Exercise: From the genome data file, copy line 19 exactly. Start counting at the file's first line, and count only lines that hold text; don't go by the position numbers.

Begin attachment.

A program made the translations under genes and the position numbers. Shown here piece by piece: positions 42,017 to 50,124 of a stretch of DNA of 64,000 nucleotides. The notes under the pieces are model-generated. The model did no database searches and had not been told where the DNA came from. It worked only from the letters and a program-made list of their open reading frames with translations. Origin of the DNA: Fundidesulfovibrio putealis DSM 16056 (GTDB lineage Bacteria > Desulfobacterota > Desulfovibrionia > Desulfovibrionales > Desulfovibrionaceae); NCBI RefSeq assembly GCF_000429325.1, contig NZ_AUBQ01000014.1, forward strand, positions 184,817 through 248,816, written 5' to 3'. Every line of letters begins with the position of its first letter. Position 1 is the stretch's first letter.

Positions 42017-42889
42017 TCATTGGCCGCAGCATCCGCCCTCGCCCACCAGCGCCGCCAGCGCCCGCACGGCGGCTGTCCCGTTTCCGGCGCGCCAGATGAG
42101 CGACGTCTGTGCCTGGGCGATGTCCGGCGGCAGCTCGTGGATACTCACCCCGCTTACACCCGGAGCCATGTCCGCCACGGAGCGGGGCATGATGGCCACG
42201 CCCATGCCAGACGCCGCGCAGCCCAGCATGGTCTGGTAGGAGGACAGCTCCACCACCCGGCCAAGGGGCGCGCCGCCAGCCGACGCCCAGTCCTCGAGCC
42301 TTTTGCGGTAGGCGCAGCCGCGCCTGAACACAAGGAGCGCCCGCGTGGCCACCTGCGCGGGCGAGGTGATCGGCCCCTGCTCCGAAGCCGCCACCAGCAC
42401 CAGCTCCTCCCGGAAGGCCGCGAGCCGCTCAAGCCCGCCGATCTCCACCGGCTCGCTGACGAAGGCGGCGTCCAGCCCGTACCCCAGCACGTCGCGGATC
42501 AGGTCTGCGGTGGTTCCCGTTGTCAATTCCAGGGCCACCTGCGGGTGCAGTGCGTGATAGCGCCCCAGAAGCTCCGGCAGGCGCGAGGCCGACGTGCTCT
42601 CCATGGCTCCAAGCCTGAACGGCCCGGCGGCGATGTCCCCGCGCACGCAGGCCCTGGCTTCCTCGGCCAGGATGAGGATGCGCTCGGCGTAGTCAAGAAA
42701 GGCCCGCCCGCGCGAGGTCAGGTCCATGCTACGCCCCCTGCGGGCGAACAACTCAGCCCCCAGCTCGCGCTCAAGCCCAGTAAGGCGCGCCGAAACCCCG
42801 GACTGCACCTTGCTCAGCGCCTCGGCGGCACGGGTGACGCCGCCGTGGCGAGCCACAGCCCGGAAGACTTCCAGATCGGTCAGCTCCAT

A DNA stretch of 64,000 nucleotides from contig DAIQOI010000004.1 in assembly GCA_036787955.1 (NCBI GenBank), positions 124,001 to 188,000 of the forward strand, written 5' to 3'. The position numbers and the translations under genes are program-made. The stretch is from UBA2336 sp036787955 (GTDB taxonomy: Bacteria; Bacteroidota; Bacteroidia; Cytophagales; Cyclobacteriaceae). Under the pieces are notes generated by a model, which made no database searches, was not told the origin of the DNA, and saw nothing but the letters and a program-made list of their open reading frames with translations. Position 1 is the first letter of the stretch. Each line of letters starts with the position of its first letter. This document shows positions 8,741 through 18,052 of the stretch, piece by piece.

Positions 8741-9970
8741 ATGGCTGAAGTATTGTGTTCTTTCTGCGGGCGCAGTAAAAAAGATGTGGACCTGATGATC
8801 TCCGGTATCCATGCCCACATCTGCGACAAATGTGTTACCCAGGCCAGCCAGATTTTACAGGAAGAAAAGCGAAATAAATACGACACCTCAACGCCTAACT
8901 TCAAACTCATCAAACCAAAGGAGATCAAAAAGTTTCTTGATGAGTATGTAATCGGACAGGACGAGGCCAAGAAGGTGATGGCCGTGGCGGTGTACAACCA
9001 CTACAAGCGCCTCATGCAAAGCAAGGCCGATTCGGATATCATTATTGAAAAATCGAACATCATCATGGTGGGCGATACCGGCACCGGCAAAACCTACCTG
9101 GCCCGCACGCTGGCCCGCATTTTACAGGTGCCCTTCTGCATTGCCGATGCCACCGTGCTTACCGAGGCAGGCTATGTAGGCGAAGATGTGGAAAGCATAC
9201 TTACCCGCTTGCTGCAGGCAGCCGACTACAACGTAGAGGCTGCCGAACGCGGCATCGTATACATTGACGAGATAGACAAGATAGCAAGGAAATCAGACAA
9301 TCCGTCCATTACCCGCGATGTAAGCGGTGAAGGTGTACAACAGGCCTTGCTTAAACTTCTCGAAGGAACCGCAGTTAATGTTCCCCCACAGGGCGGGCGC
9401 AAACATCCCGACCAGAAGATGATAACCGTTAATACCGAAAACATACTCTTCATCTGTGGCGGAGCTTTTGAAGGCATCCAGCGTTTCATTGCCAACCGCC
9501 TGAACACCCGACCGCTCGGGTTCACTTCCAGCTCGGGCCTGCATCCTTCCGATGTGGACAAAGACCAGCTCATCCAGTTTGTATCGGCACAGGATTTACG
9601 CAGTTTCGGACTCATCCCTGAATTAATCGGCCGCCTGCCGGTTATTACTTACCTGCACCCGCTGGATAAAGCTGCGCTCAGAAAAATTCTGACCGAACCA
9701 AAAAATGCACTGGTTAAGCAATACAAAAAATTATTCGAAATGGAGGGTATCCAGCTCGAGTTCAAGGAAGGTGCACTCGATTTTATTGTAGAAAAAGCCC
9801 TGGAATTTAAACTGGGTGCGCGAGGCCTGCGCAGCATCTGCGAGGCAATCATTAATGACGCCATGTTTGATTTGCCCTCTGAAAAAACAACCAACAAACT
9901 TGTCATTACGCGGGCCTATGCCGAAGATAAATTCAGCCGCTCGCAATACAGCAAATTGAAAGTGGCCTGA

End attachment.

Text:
9201 TTACCCGCTTGCTGCAGGCAGCCGACTACAACGTAGAGGCTGCCGAACGCGGCATCGTATACATTGACGAGATAGACAAGATAGCAAGGAAATCAGACAA